Classic British food is probably not on the forefront of people’s minds when they think of really great food. Perhaps it’s because I’m married to a Brit, but I’ve always had a soft spot for it; granted, I did marry into a family of food-lovers, but I dare you to argue with me after eating Sticky Toffee Pudding, or Treacle Sponge, or good-quality classic Fish and Chips, or Yorkshire puddings with roast beef!
I think the Brits tend to do simple food very well. Actually, looking at my love list above, perhaps they do comfort food very well 🙂
One of these easy recipes is Parkin. It’s a gingerbread cake that originates from Yorkshire in the north of England. There’s nothing terribly special about the ingredient list (oats, flour, eggs, butter, sugar, molasses and ginger), but the unusual thing about this cake is that you leave it to age for a few weeks after it bakes.
Waiting for this cake is a test of your willpower. Just out of the oven, the smell of the gingerbread is mouth-watering, so you get excited about trying a little piece but, no, you have to wait. And not just until the cake cools. Nope, you have to wait weeks, two or three, to be precise!
It sounds strange, I know. You leave a cake to sit (in a tightly sealed container, granted) for a few weeks, and it doesn’t go bad or stale?
It’s completely counter-intuitive. The cake becomes crumbly the longer it sits, but at the same time it is also slightly dense (in a good way). And as it ages, the sweet molasses and ginger flavours mingle and become more pronounced, to give you a wonderfully rich-tasting cake.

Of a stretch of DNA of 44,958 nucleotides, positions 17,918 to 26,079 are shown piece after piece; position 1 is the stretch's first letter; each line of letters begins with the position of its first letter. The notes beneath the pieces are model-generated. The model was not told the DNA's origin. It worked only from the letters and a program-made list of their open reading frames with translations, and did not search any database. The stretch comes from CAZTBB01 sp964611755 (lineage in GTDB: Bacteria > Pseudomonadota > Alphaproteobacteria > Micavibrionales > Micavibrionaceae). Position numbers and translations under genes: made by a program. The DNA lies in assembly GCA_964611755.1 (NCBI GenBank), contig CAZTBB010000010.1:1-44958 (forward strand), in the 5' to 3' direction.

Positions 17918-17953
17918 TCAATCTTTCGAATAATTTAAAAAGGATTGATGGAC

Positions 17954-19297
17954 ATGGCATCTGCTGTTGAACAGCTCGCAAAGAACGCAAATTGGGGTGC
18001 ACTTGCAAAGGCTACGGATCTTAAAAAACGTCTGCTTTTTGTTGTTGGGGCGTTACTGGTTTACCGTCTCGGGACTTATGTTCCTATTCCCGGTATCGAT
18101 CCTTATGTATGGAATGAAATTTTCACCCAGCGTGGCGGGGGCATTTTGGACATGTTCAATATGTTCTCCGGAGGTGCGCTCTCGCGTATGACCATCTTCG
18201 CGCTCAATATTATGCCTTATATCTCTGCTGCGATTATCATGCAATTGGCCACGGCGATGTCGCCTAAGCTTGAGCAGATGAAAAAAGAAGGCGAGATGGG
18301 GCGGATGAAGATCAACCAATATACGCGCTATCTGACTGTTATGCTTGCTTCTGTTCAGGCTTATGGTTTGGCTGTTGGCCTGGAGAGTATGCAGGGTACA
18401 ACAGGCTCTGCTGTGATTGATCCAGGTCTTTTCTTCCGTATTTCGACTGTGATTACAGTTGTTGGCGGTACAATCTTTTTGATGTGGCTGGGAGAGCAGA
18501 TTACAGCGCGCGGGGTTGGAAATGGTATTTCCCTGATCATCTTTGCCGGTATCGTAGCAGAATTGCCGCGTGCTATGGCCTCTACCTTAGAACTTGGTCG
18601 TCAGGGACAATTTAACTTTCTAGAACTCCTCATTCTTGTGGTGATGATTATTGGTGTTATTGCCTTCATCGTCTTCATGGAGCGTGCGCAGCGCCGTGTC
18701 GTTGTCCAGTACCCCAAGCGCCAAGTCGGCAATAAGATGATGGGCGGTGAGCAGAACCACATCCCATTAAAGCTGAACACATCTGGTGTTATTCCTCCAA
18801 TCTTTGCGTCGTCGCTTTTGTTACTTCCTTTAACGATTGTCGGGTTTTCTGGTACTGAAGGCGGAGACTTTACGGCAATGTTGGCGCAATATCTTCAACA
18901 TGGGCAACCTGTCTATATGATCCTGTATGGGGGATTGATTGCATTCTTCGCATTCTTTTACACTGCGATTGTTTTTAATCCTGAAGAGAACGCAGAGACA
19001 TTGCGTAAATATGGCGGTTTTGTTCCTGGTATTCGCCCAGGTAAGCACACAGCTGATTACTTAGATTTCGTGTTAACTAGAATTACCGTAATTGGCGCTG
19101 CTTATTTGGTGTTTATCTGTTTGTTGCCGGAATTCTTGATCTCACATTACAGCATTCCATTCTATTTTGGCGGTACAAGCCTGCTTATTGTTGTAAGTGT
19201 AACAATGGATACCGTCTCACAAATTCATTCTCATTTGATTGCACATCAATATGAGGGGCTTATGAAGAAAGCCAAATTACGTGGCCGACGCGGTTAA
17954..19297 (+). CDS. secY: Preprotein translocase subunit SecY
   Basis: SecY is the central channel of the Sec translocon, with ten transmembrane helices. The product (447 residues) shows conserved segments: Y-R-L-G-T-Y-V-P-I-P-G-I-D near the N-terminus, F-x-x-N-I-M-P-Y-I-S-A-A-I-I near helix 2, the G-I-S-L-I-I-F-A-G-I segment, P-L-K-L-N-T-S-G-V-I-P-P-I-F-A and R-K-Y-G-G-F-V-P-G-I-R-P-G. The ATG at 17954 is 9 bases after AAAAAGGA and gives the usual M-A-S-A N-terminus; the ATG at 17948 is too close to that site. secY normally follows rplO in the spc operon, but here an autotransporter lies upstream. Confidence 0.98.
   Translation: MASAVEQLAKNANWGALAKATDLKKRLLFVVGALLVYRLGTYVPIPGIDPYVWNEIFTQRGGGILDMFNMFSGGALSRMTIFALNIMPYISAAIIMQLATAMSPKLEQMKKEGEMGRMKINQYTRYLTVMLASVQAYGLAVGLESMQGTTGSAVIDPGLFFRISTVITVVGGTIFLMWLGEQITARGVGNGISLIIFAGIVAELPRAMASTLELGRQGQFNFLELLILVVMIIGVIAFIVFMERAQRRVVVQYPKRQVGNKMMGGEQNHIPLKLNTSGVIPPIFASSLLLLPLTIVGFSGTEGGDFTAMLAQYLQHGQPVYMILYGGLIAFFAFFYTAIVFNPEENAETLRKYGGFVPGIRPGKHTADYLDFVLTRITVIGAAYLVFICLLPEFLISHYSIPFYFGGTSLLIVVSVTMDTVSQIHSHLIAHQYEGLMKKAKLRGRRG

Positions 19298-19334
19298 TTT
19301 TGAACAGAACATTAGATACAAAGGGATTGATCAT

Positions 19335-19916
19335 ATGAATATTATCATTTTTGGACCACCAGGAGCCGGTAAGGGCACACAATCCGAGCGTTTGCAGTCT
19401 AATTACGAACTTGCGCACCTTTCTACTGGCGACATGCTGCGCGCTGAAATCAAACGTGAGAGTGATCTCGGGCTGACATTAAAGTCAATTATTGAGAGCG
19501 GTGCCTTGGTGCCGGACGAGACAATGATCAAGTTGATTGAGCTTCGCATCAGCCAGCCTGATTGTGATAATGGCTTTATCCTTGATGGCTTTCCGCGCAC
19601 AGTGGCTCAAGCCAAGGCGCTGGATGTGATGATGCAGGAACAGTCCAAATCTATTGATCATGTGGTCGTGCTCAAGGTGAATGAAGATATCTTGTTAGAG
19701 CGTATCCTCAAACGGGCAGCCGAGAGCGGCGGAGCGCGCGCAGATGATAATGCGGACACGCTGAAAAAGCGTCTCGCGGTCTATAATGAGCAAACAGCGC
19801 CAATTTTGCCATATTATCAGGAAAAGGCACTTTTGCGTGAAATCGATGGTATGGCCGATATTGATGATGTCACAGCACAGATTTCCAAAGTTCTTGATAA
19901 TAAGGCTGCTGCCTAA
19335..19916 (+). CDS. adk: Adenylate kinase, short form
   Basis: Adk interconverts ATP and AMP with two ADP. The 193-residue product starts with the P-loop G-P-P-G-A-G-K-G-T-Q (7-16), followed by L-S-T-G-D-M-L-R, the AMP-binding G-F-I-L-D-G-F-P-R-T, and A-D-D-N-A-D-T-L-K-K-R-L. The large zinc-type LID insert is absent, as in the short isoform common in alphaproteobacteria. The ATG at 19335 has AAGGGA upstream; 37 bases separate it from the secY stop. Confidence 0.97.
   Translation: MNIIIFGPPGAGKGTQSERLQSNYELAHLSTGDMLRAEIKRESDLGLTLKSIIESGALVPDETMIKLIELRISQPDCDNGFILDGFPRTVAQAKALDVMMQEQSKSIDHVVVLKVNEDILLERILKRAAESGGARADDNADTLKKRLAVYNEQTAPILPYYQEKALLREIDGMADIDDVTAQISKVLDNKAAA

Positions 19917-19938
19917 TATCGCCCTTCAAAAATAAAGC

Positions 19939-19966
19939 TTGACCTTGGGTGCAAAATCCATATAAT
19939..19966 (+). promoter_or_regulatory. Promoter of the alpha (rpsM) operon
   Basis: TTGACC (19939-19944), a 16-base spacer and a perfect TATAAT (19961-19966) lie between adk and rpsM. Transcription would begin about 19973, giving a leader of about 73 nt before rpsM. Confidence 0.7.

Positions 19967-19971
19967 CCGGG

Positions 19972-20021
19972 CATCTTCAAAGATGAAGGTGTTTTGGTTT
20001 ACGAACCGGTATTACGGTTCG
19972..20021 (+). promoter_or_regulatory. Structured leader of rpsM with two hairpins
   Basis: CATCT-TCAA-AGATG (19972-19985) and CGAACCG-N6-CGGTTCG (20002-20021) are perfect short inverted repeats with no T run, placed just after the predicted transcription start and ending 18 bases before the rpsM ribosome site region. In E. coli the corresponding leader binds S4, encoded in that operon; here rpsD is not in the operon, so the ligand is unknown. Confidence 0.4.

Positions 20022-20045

Last but not least, you cannot eat this cake on its own. No, it must be eaten with cheese, and not just any cheese – it must be eaten with plain Wensleydale (not that weird fruit-laden Wensleydale)… and a cup of tea… preferably on Guy Fawkes Night (but I’m Canadian, so I feel justified in ignoring that last part).
On a rainy Vancouver day, after three weeks of waiting, there is almost nothing more satisfying than a cup of tea and a slice (or two… or three…) of ginger Parkin under a great wedge of Wensleydale.
If you’ve never tried it, hopefully I’ve convinced you to give it a whirl. I’m certain you won’t be disappointed 🙂
- 200 g (~1.5 cups) all-purpose flour
- 10 g (~2 tsp) baking powder
- ½ tsp salt
- 2 tbsp ground ginger
- 1 tsp ground nutmeg
- ½ tsp ground allspice
- 150 g (~1 cup) large-flake oats, processed into a coarse flour (or use oat flour)
- 200 g (150 mL) golden syrup
- 100 g (70 mL) molasses
- 200 g (3/4 cup + 2 tbsp) unsalted butter
- 200 g (1 cup) dark brown sugar
- 2 large eggs, beaten
- 3 tbsp skim milk
- Pre-heat the oven to 275F and well-grease a 9x13-inch pan.
- In a large mixing bowl, sift together the flour, baking powder, salt, ginger, nutmeg and allspice. Add in the coarsely-ground oats and mix.
- In a medium-sized saucepan over medium-low heat, melt together the golden syrup, molasses, butter and brown sugar. Do not let the mixture simmer or boil, you only want this to melt.
- Add the wet mixture to the dry mixture and blend.
- Add in the beaten eggs and milk, mix to combine.
- Pour the batter into the well-greased 9x13-inch pan and bake for 75 minutes, or until the centre of the cake is firm to the touch.
- Leave the cake cool in the pan for 30 minutes, before turning it out to finish cooling.
- Place the cake in an air-tight container and leave at room temperature for 2 to 3 weeks. The closer you leave the cake to 3 weeks, the better the flavour will be.
If you bake it in the deeper loaf pan, be prepared to increase the baking time by 15 minutes or so.